B4025 - Associations between religion and life events - 11/04/2022

B number: 
Principal applicant name: 
Jimmy Morgan | Population Health Sciences, University of Bristol (United Kingdom)
Dr Dan Major-Smith, Jean Golding, Dr Jonathan Jong (TBC)
Title of project: 
Associations between religion and life events
Proposal summary: 

Religion can often be recognized as a source of reassurance for those undergoing major or traumatic events in their lives, providing the understanding that these events have their place within the order of the larger universe (Berger, 2011). Hence the Marxist dictum of religion being the “opium of the people.” However, there is relatively little research done on the inversion of this dynamic, specific types of trauma can also have an impact an individual’s strength of faith (Leo et al., 2021). This is particularly prevalent with death related trauma, often witnessing death of a loved one or colleague could influence individuals to either further embrace their faith or weaken it (Fontana and Rosenheck, 2004; Morris Trainor et al., 2019). This is consistent with the shattered assumptions model that posits that those that have undergone trauma often change their world view to ‘accommodate’ their negative life events (Janoff-Bulman, 2002).

The relationship between traumatic life events and religion has been studied in detail by the scientific community, however, the nature and direction of the relationship is still a contentious topic. A review by Chen and Koenig in 2006 found that of the 11 papers in the review, one found no association, four found a positive association, three found mixed associations, and three found an inverse association (Chen and Koenig, 2006).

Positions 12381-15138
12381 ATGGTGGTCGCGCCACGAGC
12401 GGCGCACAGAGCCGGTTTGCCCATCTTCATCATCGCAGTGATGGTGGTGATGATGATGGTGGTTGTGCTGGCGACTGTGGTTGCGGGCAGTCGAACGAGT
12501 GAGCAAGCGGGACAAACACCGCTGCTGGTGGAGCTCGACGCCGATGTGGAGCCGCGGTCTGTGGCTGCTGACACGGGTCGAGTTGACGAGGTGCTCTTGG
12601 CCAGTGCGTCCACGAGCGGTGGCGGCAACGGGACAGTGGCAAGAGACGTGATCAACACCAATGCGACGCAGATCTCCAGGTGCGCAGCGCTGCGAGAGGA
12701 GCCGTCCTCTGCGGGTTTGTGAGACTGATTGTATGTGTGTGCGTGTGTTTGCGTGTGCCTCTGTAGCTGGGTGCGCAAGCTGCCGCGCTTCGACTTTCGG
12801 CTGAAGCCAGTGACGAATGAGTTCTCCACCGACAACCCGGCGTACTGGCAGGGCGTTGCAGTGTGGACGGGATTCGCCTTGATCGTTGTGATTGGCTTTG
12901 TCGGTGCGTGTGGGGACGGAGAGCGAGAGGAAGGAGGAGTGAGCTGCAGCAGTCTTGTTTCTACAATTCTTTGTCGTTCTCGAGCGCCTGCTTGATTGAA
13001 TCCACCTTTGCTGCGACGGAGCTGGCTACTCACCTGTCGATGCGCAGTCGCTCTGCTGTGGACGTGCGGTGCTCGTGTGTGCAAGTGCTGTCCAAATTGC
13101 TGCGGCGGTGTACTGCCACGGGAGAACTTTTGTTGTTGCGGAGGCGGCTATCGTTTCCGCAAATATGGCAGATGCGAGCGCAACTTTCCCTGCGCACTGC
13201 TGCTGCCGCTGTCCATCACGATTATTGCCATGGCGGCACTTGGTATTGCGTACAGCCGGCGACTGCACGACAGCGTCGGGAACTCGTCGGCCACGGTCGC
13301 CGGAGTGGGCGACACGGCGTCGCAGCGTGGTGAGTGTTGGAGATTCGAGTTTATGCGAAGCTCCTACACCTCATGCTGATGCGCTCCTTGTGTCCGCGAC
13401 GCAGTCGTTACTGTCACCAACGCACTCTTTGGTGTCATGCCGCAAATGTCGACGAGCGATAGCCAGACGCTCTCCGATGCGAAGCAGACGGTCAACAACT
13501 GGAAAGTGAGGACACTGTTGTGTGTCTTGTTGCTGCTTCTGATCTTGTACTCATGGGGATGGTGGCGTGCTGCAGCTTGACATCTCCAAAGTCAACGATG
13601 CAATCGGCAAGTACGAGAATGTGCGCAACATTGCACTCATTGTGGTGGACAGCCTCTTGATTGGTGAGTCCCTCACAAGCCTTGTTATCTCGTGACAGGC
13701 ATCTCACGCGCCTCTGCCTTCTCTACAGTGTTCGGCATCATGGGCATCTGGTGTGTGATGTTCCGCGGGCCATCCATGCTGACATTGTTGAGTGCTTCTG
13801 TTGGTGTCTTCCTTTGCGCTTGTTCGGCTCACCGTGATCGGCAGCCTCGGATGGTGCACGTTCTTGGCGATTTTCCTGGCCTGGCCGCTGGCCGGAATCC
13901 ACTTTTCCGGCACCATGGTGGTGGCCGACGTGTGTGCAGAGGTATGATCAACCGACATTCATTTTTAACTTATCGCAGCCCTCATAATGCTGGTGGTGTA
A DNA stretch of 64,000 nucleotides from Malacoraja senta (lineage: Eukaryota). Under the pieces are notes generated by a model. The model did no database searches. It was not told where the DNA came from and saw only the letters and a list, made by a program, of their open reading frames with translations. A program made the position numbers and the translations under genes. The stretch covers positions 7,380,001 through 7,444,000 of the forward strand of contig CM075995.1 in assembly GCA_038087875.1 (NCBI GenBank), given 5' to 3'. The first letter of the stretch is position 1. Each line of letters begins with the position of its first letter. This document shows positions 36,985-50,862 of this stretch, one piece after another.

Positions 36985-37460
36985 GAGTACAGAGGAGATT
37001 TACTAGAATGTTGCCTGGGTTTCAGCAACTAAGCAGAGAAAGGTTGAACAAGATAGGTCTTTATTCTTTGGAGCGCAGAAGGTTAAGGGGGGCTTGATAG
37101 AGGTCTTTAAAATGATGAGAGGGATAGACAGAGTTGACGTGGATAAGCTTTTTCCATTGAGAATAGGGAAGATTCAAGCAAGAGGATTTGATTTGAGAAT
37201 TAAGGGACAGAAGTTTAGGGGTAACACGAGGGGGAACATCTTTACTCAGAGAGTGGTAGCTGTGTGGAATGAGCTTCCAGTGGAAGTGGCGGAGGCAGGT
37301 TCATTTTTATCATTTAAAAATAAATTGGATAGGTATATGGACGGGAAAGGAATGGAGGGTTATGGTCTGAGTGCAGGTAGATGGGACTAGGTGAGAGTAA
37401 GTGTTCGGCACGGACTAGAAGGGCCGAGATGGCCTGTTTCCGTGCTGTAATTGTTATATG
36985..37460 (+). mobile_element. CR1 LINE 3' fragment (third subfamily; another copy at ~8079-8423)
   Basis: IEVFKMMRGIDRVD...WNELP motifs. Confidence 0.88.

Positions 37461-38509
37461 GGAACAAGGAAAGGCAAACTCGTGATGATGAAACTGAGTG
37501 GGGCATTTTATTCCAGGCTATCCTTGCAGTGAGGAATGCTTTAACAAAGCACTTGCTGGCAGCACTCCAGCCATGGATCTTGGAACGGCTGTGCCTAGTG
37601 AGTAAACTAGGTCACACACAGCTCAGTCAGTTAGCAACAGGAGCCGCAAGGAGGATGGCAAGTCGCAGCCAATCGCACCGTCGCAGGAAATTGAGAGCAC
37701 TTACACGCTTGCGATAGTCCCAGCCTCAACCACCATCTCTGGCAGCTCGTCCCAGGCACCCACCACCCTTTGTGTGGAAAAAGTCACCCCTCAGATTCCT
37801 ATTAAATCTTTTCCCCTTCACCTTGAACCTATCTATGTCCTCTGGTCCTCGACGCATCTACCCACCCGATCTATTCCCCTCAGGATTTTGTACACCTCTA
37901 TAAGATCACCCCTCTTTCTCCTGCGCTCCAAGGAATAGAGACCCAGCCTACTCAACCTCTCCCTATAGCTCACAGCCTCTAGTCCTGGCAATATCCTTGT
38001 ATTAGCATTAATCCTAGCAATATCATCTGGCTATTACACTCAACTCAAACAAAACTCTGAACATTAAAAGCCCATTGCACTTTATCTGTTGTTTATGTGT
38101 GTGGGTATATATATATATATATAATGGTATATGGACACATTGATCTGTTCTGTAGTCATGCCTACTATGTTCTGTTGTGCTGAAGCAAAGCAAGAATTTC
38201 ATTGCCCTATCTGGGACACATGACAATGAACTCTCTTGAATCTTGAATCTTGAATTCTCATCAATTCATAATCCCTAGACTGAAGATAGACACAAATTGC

In these studies, we aim to investigate the relationship between RSBB and traumatic life events in both directions. To find how participants’ religious beliefs impact how they deal with trauma but also if different life events are associated with a change in one’s religiosity.

Berger, P.L. (2011) The sacred canopy: elements of a sociological theory of religion. Available at: http://www.myilibrary.com?id=591409 (Accessed: 9 March 2022).

Chen, Y.Y. and Koenig, H.G. (2006) ‘Traumatic Stress and Religion: Is there a Relationship? A Review of Empirical Findings’, Journal of Religion and Health, 45(3), pp. 371–381. doi:10.1007/s10943-006-9040-y.

Fontana, A. and Rosenheck, R. (2004) ‘Trauma, Change in Strength of Religious Faith, and Mental Health Service Use Among Veterans Treated for PTSD’, Journal of Nervous & Mental Disease, 192(9), pp. 579–584. doi:10.1097/01.nmd.0000138224.17375.55.

Janoff-Bulman, R. (2002) Shattered Assumptions. Available at: https://www.vlebooks.com/vleweb/product/openreader?id=none&isbn=97814516... (Accessed: 17 March 2022).

Leo, D. et al. (2021) ‘The Effect of Trauma on Religious Beliefs: A Structured Literature Review and Meta-Analysis’, Trauma, Violence, & Abuse, 22(1), pp. 161–175. doi:10.1177/1524838019834076.

Morris Trainor, Z. et al. (2019) ‘Death salience moderates the effect of trauma on religiosity.’, Psychological Trauma: Theory, Research, Practice, and Policy, 11(6), pp. 639–646. doi:10.1037/tra0000430.

Impact of research: 
To understand in greater detail how religion influences how participants deal with traumatic events and also whether these traumatic events influence participants’ religiosity.
Date proposal received: 
Thursday, 7 April, 2022
Date proposal approved: 
Monday, 11 April, 2022
Mental health - Psychology, Psychiatry, Cognition, Mental health, Statistical methods, Injury (including accidents)